Checking in with recent grads


Photo Courtesy of The Aspen Times

2019 Valedictorian Cole Petersen delivers his commencement speech to the class of 2019 in May.

As the Class of 2019 settles into college, students begin their journey in the “real world”. Responsibilities and the heavy workload flood in on new college students across the country.

These real-world responsibilities are especially prevalent in the lives of the top three students from the class of 2019, Cole Petersen, Joshua Ulfelder, and Sophia Springfield. From the east coast to four hours away, each of these students has begun their education at the highest levels. Cole Petersen, Class of 2019 Valedictorian, is pre-med at Harvard University in Cambridge, Massachusetts. Sophia Springfield, Class of 2019 Co-Salutatorian is attending Colorado University in Boulder, Colorado, and is pre-med as well. Joshua Ulfelder, Class of 2019 Co-Salutatorian is attending Columbia University in New York City, New York. Josuha is planning on going into politics and possibly majoring in sustainable development to help fight the pressing issue of climate change.

High school is very different from college. Most classes at AHS require you to come in at the start of class with little to no knowledge on the topic, and each day you learn more about the subject. Of course, there is some occasional homework to lock in your understanding of the class topic. According to Cole Petersen, college for him has a more independent learning structure.

“Most of the learning takes place outside of the classroom,” Petersen said.“The lecture and section (small group meeting) seem more like a discussion and review of that material than actually learning much new material.”

College has many differing class structures, whereas high school classes are very structured. College courses have a significantly higher amount of information being taught. There is a lot going on for new college students, especially because college courses are so fast. One key skill for all students is time management; balancing a social and academic life can be pretty difficult, especially in a new environment. Programs like the IB Diploma at AHS can help introduce the skills needed when participating in high-level courses.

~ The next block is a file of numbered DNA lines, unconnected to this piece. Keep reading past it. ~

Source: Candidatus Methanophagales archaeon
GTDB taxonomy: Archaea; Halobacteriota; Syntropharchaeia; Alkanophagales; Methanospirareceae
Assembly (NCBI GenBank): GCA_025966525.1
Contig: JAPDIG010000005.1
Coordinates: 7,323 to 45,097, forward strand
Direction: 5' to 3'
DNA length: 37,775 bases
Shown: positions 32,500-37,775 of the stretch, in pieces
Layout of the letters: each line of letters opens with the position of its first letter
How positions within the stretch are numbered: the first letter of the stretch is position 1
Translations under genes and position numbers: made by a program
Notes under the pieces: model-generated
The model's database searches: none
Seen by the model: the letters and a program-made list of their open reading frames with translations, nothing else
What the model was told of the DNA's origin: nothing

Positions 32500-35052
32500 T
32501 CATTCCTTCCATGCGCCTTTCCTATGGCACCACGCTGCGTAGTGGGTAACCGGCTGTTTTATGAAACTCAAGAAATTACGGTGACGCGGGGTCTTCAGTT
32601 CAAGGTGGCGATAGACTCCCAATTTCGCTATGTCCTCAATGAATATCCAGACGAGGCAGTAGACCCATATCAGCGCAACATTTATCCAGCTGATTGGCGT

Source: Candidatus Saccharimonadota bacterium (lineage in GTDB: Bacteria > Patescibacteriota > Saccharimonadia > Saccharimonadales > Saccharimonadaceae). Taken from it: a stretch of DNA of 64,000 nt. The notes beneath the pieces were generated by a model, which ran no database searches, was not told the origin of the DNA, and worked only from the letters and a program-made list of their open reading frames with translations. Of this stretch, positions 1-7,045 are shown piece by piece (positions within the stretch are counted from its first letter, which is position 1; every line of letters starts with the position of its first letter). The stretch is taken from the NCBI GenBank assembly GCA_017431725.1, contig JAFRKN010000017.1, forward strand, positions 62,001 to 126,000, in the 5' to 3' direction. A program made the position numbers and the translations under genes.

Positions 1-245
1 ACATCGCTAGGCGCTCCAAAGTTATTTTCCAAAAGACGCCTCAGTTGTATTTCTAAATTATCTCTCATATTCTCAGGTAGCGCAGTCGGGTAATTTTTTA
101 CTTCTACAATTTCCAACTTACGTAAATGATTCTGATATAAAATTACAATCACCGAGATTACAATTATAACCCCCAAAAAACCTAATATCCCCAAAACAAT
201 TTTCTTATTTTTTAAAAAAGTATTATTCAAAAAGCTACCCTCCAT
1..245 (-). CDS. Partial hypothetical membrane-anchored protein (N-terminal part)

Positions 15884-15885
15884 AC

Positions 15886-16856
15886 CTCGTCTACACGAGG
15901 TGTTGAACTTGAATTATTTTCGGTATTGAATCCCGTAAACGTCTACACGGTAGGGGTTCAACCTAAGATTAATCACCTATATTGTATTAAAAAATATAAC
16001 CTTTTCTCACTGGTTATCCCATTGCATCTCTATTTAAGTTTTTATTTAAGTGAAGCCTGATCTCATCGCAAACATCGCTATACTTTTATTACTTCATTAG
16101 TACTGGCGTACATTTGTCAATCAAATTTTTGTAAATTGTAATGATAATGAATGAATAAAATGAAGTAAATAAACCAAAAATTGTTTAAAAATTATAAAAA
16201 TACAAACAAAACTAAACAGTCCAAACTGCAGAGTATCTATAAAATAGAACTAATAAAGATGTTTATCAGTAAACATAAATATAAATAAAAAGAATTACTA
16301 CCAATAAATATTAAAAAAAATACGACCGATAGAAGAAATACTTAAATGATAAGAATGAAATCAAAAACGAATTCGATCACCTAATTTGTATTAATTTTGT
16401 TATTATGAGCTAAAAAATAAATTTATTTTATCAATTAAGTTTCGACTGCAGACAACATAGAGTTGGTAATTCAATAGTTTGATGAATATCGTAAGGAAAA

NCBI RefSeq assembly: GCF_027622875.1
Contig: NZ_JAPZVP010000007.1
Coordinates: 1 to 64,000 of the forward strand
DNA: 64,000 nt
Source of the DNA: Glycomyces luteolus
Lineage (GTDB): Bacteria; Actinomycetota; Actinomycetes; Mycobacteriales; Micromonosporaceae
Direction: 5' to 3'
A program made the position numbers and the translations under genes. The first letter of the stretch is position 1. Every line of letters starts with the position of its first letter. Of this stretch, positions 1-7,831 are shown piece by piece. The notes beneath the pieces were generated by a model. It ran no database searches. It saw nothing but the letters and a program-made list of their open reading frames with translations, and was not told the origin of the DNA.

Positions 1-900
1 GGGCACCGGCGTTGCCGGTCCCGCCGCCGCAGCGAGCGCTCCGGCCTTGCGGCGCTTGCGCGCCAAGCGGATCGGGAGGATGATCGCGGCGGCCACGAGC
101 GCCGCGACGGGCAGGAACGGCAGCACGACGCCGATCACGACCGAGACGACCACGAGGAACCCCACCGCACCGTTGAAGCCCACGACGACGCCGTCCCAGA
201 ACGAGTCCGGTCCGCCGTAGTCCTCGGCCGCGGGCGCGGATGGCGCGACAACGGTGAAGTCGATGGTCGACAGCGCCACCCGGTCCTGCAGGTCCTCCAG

“The workloads can get pretty big, and [IB] Diploma definitely helped with that,” says Springfield.

Stepping into a new environment can be very stressful, especially if you lack experience in stepping out of your comfort zone. Growing up in a small community, like Aspen, has its disadvantages because you spend your educational years with the same kids. However, opportunities like ex ed have helped students feel more comfortable in new environments.

“It’s good to make friends. Ex Ed gives students the experience of reaching out to new people and finding common interests, and this is an essential skill for the college environment,” said Uhlfelder.

Many high school students may think some of the programs at the high school have little outcome or meaning. Things like Ex Ed might seem like just activities but the experiences from the trips are much greater and can last a lifetime.

“Ex Ed definitely helped me to get out of my comfort zone, and taught me that it’s okay to be uncomfortable. These lessons that I learned carried over into my life at AHS and into college, as I again entered an unfamiliar environment,” Springfield said.